Even before Iron Man 3 had ended, I knew I would be going back to see it again.
In Iron Man 3, the whole world knows Tony Stark (Robert Downey Jr.). His celebrity as a philandering billionaire has been eclipsed by Iron Man, his alter ego, which has made him one of the world’s greatest superheroes. When the peace of the entire planet is threatened by a terrorist who calls himself The Mandarin (Ben Kingsley), Tony/Iron Man must once again face the task of protecting people who cannot protect themselves. This time, though, Tony’s battle is not just with The Mandarin, or even the brilliant nanotechnologist Aldrich Killian (Guy Pearce): Tony is also struggling with anxiety attacks as a result of the intergalactic/interdimensional war he fought with a group known as the Avengers.
Even before Iron Man 3 had ended, I knew I would be going back to see it again. From the opening narration to the clever, ’70s-style closing credits, I thoroughly enjoyed every moment of the film, which marks a new high in the Marvel universe of comic book adaptations. Yes, The Avengers was a terrific movie, but that is solely due to Joss Whedon’s work as writer and director. Just as Whedon did with his film, co-writer and director Shane Black takes the existing Tony Stark/Iron Man mythology and makes it his own. Black is best known for writing the most badass action movies of the late ’80s and early ’90s (Lethal Weapon, The Last Boy Scout) and his directorial debut Kiss Kiss, Bang Bang (also with Downey), but here he proves himself as a filmmaker capable of much grander visions.
Marvel Studios was given the gift of a lifetime when Downey was chosen (unlikely though he may have been) for the role of Tony Stark. No other actor would have been able to bring the humor, smugness, and gravitas of which Downey is capable. The third installment, though, succeeds at the hands of Black, who strips away a great deal of the shiny distractions that plagued the first two films and instead focuses on Stark’s mental well-being (or lack thereof) and his true gifts as an inventor. As with Whedon, Quentin Tarantino, and Kevin Smith, Shane Black’s dialogue has its own unique rhythm and vocabulary. While co-writer Drew Pearce contributed much to the screenplay’s action and plot, the characters and dialogue belong to Black.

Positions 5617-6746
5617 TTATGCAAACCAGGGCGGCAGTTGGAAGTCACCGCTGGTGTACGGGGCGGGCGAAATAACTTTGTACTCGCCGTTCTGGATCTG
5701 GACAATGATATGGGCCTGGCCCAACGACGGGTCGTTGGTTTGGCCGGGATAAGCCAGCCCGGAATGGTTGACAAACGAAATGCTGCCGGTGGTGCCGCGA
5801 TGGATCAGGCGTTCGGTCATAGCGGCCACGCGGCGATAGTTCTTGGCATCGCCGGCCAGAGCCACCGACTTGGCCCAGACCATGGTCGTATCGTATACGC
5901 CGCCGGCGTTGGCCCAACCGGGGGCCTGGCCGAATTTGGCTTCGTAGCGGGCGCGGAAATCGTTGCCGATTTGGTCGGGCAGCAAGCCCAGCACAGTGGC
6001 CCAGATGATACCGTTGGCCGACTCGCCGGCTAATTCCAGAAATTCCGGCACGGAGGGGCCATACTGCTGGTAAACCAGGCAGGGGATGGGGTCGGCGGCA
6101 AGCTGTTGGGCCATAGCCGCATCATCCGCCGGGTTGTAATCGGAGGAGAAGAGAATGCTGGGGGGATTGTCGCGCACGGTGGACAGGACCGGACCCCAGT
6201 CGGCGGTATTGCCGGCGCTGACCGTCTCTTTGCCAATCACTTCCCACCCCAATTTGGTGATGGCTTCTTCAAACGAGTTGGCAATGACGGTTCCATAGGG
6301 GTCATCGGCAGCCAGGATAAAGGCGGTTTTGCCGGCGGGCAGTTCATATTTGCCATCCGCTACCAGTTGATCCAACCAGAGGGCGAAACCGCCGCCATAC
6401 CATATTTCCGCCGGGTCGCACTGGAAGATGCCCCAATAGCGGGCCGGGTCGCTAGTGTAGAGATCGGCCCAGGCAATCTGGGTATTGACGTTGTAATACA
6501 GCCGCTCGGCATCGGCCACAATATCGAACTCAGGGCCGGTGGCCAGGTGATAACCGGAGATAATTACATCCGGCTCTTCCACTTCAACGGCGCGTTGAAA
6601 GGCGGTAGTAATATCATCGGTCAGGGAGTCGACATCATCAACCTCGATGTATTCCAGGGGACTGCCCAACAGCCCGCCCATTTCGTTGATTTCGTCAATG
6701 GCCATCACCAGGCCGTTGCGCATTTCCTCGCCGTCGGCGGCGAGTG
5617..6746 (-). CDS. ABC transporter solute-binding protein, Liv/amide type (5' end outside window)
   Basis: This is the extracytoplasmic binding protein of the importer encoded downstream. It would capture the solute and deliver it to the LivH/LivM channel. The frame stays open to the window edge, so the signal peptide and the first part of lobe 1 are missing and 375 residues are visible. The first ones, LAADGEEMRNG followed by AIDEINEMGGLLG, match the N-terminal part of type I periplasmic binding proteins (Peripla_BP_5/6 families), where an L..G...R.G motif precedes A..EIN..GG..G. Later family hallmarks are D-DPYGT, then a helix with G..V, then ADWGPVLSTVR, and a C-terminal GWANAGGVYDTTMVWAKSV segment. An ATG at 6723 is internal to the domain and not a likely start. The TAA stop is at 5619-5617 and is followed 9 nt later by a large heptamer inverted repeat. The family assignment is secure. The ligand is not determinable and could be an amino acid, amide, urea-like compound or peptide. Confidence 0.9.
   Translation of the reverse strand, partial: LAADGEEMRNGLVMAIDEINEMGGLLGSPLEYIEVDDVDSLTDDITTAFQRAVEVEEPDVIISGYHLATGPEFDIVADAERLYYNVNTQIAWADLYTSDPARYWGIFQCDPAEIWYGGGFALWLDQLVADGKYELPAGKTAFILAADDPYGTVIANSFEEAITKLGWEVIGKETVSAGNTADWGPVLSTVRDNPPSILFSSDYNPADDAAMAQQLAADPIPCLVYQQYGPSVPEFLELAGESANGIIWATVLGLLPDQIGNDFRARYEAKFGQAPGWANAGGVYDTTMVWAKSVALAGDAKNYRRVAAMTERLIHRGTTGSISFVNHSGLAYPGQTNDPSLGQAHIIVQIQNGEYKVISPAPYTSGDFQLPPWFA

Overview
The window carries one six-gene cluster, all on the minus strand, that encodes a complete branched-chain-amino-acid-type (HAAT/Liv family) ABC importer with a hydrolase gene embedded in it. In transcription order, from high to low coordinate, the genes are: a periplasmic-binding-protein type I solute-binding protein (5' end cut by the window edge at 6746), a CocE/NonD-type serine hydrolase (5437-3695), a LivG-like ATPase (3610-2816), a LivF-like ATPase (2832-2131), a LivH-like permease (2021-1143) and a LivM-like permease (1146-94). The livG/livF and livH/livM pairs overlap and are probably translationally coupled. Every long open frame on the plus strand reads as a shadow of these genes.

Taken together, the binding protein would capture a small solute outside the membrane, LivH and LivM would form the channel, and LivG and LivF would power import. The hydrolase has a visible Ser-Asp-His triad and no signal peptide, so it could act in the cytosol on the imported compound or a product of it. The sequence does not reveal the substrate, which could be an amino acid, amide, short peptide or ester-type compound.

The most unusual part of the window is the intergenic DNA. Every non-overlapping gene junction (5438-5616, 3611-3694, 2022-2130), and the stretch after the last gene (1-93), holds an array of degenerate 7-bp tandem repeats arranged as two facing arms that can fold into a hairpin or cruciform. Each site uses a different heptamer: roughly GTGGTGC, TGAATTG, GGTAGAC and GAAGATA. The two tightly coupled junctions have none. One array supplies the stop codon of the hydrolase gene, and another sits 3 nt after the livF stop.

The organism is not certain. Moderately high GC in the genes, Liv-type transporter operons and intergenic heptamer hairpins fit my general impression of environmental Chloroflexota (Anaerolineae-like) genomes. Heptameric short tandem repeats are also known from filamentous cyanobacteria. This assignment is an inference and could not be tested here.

As with Kiss Kiss, Bang Bang, Black plays with the conventions and paradigms we expect to see. I will not give away much of the plot, but it will not spoil anything to say The Mandarin is a villain unlike any you have seen before. Kingsley’s performance is so complete and perfect that, like The Joker in The Dark Knight, you just want to see more of him. Pearce is also fun to watch, playing the mad scientist role with special ostentatiousness and flair. As with many of the bad guys in Black’s oeuvre, the film’s antagonists opt for theatricality and dramatic gestures before being undercut by Stark through brilliant wit and low tolerance for bullshit.
While the movie will be presented in 3D (as a ploy to increase box office revenue), the added effects make no impact on the film’s visuals. Little of the action utilizes the added depth 3D could offer; instead, we get the sense Black was probably reticent to embrace the technology, despite the studio’s prompting. Black does stumble his way through choreographing the action sequences, most notably in a shootout between a half-clad Iron Man and some generic thugs, but he more than makes up for it with the tenser scenes of Tony struggling with his emotional fragility. Much as we saw with the first film, Iron Man 3 shows Tony as the quintessential reluctant hero whose sense of duty just barely outweighs his self-interest.
In possibly the most refreshing twist on the genre, Black makes three female characters not just eye candy or plot devices. Tony’s girlfriend and now-CEO of Stark Industries, Pepper Potts (Gwyneth Paltrow), is given a key role in the action, though it can still be argued her character is underwritten. Maya (Rebecca Hall) is a person from Tony’s past who seems immune to his charm and may not be trustworthy. Finally, we meet a super-soldier named Brandt (Stephanie Szostak) who gets to fight and aimlessly destroy property just as much as the boys. If Black hadn’t already won us over, these anti-archetypes would be reason enough to see Iron Man 3. | Matthew Newlin